Ruminations on power
*It seems to me that virtually all of the disagreements between – and within, political factions are about power, it’s nature and uses, on scales ranging from interaction between individuals to interaction between nations. Further, questions of morality and rights can be broken down into questions of the uses of power.
Questions of “rights” for example, tend to get bogged down in conflicts over the definition of rights.
One extreme defines rights in a purely negative way, the “right” to act in certain ways without interference by any other men.
The other extreme defines rights as positive obligations of men to other men, for example the “right to a job”, i.e. the obligation of someone with a job to give, to give it to you.
*I wonder how many people who speak of a "right to an education" remember that a pedagogue once meant a slave who carried the books of a student to school?
Or that after the Roman conquest of Greece, Greek scholars were sold in Roman markets to be tutors to the children of their conquerors?
*Government is not eloquence, it is not persuasion, it is force. And like fire, it is a dangerous servant and a terrible master."
The position I call "naive libertarianism" recognizes the danger and potential for corruption by power, and reacts by calling for the abolition of organized power.
Right. When does that ever happen?
When George Washington made that eloquent and incredibly perceptive observation, he was not suggesting that we abolish either government or fire.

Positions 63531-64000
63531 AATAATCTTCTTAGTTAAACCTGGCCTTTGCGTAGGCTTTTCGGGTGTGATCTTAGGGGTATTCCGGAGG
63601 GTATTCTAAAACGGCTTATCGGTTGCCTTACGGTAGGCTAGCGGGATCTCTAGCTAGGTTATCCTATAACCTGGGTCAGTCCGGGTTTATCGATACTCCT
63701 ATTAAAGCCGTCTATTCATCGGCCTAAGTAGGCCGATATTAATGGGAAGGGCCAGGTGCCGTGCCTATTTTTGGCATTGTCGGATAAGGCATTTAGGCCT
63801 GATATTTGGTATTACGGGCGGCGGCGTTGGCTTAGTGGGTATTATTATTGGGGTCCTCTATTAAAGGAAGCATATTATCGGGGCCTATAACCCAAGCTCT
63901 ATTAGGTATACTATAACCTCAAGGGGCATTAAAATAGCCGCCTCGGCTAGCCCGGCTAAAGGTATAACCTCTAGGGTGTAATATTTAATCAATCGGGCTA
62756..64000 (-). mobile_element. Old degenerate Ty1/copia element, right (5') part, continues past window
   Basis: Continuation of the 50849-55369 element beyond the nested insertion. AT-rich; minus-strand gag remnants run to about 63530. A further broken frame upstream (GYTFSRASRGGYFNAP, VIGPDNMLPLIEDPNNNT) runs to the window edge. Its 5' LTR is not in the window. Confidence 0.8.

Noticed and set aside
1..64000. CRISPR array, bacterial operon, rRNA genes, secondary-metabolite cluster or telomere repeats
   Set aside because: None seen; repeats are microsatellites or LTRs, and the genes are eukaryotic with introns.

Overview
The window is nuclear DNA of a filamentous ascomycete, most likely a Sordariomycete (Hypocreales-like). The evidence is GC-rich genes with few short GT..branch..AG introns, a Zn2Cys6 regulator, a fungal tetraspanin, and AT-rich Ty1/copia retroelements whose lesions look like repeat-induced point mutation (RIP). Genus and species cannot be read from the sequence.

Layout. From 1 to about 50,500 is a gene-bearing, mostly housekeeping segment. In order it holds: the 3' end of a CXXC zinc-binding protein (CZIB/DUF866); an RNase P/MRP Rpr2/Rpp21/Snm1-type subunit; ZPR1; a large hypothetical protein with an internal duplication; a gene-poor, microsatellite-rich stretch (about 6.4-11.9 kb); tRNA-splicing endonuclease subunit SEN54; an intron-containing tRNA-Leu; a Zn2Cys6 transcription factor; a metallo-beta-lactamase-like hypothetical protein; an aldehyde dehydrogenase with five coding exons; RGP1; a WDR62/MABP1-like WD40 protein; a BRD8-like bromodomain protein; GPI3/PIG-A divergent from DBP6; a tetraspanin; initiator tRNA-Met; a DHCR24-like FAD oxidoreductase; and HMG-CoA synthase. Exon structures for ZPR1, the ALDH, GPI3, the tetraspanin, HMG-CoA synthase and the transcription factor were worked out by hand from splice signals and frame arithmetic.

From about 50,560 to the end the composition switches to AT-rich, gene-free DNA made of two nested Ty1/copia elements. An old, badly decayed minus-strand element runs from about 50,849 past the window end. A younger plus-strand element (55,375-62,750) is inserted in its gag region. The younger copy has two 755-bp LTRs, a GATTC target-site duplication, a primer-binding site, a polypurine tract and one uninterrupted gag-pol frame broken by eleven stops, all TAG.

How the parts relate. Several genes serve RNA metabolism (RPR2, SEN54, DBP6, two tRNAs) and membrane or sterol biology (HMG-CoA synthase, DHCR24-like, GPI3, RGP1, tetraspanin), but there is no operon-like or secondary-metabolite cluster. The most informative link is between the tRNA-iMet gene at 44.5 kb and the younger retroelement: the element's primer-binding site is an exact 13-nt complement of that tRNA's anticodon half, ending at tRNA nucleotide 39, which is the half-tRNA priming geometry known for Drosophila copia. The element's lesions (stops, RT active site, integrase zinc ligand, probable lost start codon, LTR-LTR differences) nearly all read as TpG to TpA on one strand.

Power will be used, that is a given. The question is how?
*Also a given, there will always be a most powerful nation or alliance of nations. Of all the nations in the world today, is there another you would prefer it to be?
*"As above so below." I have noticed that relations between nations and groups that act like nations are not so different from relations between individuals, in terms of the uses of power.
I don’t want “parity” with the punk on the corner who mugs little old ladies for his drug money. I want overwhelming superiority. I want him so afraid of me he will soil his pants at the thought of messing with me.
That’s the first goal, two alternatives are tied for second place.
It would fill my heart with gladness were he to repent of his ways and become a useful member of society. Then we could be friends and my life would be richer from knowing that no human being is totally unredeemable.
Failing that, I’d like him dead or incapacitated.
It’s not that I prefer the latter, it’s that it’s the cheaper alternative in the short run. Changing a life requires sustained effort and the cooperation of the one being changed. It can happen – but the smart money’s against it.
"Most men can stand adversity. If you really want to test a man's character - give him power."
*The kind of people I like to associate with, are the kind of people who don't want power over other people. I mean the power to make other people do their will, as opposed to sufficient to make people leave you alone.
Persuasion to obtain freely given cooperation, is time-consuming and often exasperating. But you sleep better at night, and don't have that feeling of having to watch your back quite so much.
But... does this lack of interest in power put free men at an inherent disadvantage with the power lovers?
Is this why we've got the government we've got?